The Governor of the Central Bank of Nigeria (CBN), Godwin Emefiele, has disclosed that the apex bank would move to further cut the Monetary Policy Rate (MPR) if inflation drops to a single digit.
The CBN Governor disclosed this while speaking on Bloomberg TV in London on Tuesday.
Recall that Emefiele joined the Attorney General of the Federation, Mr Abubakar Malami and other top government officials as part of the delegation to the U.K over the court hearing of the on-going legal battle between the Federal Government of Nigeria and Process and Industrial Developments Ltd (P&ID).
[READ MORE: Facts behind CBN’s retained MPR]
Reducing MPR: While speaking on Bloomberg, Emefiele stated that the CBN was anticipating single-digit inflation of 9% or below before considering cutting the MPR, and according to the Governor, this would happen in the year 2020.
Emefiele’s statement reads: “How soon do I see interest rates coming down? I’m not seeing that coming this year. During the course of 2020, we may be able to see that but I can’t see that until we begin to see the numbers showing inflation is trending downward.
“Unfortunately it’s been sticky coming downwards as soon as it hit about 11%. The Monetary Policy Committee would love to see it at about 9% before beginning to aggressively think about easing.”
The Current Rates: At the last Monetary Policy Committee (MPC) meeting held on the 20th and 21st September, the CBN Committee decided by a unanimous vote to retain the Monetary Policy Rate (MPR) at 13.5% and to hold all other policy parameters constant.
- According to the MPC, the positive moderation in inflation, though slowly from 11.08% in July to 11.02% in August 2019 almost compelled the MPC to tighten the rates. However, the Committee was of the view that doing so in the midst of a fragile growth outlook would increase the cost of credit, and further contract investment and constrain output growth.
- On loosening, the Committee felt that this would result in increased system liquidity and hence, heighten inflationary tendencies in the economy.
- In particular, the MPC was of the view that loosening would drive growth in consumer credit but without a corresponding adjustment in real sector output.
- Hence, the Committee was also of the opinion that retaining the current position of policy offers pathways to appraising the effects of the suit of heterodox monetary policy to encourage credit delivery to the real sector, especially in the light of the subsisting implementation of the Loan to-Deposit Ratio policy.
The disclosure by the CBN Governor slightly contradicts some experts’ opinions who see the CBN altering the rates before the year ends.
According to some experts, the CBN would mull cutting the rates at the next MPC meeting having observed how inflation responds to the recent border closures and other policy measures on importation.
What MPR, CRR and Liquidity ratios mean: MPR is the interest rate at which CBN lends to commercial banks. The MPR is the benchmark against which other lending rates in the economy are pegged and is usually used as an instrument to moderate inflation in the economy.
On the other hand, CRR simply refers to the ratio of customers’ deposits (i.e. your money in the bank) which banks are expected to hold as cash or keep with the CBN.
Liquidity ratio refers to the amount of highly liquid assets that banks should hold in order to meet their financial obligations to customers.
How digital wallets have boosted financial inclusion in Nigeria
Digital wallets are being projected to become the future of mobile payment.
Nigeria’s payment space has taken giant strides towards becoming cashless. This is largely due to the pandemic which redefined the payment experience for a growing number of people and also made various payment services easily accessible.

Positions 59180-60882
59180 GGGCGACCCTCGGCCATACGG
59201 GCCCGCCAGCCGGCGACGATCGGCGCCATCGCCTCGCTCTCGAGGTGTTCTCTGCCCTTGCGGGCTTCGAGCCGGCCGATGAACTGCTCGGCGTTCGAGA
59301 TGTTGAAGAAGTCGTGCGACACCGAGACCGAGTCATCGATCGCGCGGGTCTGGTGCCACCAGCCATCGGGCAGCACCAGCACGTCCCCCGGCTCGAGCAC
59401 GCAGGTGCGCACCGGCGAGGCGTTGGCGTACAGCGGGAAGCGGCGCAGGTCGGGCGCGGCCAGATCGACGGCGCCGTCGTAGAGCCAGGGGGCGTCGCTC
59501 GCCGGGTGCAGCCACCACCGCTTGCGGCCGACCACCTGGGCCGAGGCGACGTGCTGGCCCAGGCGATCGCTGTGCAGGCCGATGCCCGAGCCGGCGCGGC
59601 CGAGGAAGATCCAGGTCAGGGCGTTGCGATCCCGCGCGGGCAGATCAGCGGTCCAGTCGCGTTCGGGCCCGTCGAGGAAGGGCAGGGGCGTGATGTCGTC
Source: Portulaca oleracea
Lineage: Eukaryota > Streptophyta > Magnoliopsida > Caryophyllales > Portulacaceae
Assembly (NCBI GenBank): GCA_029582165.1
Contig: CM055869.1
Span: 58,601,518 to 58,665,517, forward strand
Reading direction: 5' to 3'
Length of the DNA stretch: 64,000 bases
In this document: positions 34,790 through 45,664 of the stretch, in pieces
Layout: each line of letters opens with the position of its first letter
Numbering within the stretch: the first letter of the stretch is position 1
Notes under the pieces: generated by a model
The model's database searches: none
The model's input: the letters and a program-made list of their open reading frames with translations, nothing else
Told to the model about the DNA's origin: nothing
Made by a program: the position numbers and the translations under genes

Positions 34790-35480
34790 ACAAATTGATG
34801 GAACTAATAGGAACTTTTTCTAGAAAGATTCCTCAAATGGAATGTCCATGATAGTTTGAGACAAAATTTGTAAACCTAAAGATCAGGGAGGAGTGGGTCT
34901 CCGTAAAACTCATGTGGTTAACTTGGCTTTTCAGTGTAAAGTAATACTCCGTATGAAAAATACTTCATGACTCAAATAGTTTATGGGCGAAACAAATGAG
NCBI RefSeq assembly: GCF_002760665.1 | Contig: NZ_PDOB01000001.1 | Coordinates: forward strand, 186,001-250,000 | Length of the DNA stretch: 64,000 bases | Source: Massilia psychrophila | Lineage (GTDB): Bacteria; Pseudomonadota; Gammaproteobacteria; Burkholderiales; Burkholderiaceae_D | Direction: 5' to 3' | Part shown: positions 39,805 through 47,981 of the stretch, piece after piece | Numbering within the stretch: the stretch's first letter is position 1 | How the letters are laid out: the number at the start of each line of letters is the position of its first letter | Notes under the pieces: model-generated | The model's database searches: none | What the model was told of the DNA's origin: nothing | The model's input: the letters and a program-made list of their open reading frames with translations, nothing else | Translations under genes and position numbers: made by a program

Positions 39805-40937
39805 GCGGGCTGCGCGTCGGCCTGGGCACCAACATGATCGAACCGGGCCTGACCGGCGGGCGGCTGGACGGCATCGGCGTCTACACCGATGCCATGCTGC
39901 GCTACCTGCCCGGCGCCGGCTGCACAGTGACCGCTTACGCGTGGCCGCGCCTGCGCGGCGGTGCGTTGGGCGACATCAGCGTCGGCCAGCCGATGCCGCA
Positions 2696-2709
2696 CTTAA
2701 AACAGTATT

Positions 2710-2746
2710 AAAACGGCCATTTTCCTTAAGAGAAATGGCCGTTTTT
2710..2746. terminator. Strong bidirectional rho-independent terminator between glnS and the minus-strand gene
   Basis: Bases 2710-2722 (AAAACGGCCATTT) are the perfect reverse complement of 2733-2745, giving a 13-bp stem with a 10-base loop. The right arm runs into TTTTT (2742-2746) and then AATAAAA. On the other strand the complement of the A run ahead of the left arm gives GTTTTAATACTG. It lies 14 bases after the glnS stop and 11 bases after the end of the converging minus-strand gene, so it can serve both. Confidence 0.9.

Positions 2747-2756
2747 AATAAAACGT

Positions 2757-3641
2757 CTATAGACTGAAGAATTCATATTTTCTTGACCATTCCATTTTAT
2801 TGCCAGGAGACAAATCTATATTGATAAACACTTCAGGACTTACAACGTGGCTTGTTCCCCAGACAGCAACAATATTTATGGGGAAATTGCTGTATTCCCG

With the adoption of digital payment methods such as internet banking, mobile banking, Unstructured Supplementary Service Data (USSD), banking cards, etc., mobile payment in Nigeria has been growing steadily over the years.
The advent of digital wallets has further helped to bring Nigeria closer to becoming a cashless society and deepen financial inclusion in the country. Recently, we have seen the emergence of different digital wallets that have been created to bridge the financial exclusion gap, while making financial transactions easier. According to a report by Statista, as at 2020, about 10 percent of digital payments in Nigeria were transacted through e-wallets.
What is a digital wallet?
Imagine your normal physical wallet in your pocket; you keep money in it, and whenever you need to buy something or pay for a service, you take it out, remove cash, and make your payment.
A digital wallet, or e-wallet, serves the same purpose as your physical wallet but in an electronic form. Digital wallets allow users to make cashless transactions when shopping online, making in-store purchases, paying bills, sending or receiving money, etc. with their smartphones.
What they are saying?
In a telephone chat with Toyosi Yusuff, a Marketing & Communication expert in one of the leading tech companies in Nigeria, he stated that there had been increased adoption by upwardly mobile, tech-savvy Nigerians—especially those between the ages of 18 and 26 years.
He emphasized that e-wallets had helped tremendously to manage online spending. While speaking on the challenges, Yusuff stated that trust was still one of the biggest challenges to the adoption of e-wallets in Nigeria. “Young Nigerians are still unwilling to risk their funds with ‘unstructured’ fintech companies,” he said.
Digital wallets in Nigeria
Here are a few digital wallets available in Nigeria:
Paga: Paga is a mobile payment company that enables people to digitally send and receive money by creating simple financial access for everyone. Founded in 2009 by Tayo Oviosu, Paga acts as a mobile wallet where any user equipped with a mobile device can conduct transactional activities using their device. With Paga, customers are able to deposit and save money, purchase prepaid phone credit, pay utility and cable bills, and make payments to retailers. Paga dominates the Nigerian e-wallet platform with over 17 million customers. It also offers basic banking services such as savings accounts, wire transfers, and merchant services.
Wallets Africa: Wallets Africa lets users send and receive money, and make payments through their phones. Users can pay directly into bank accounts and pay utility bills in Nigeria from the app or website.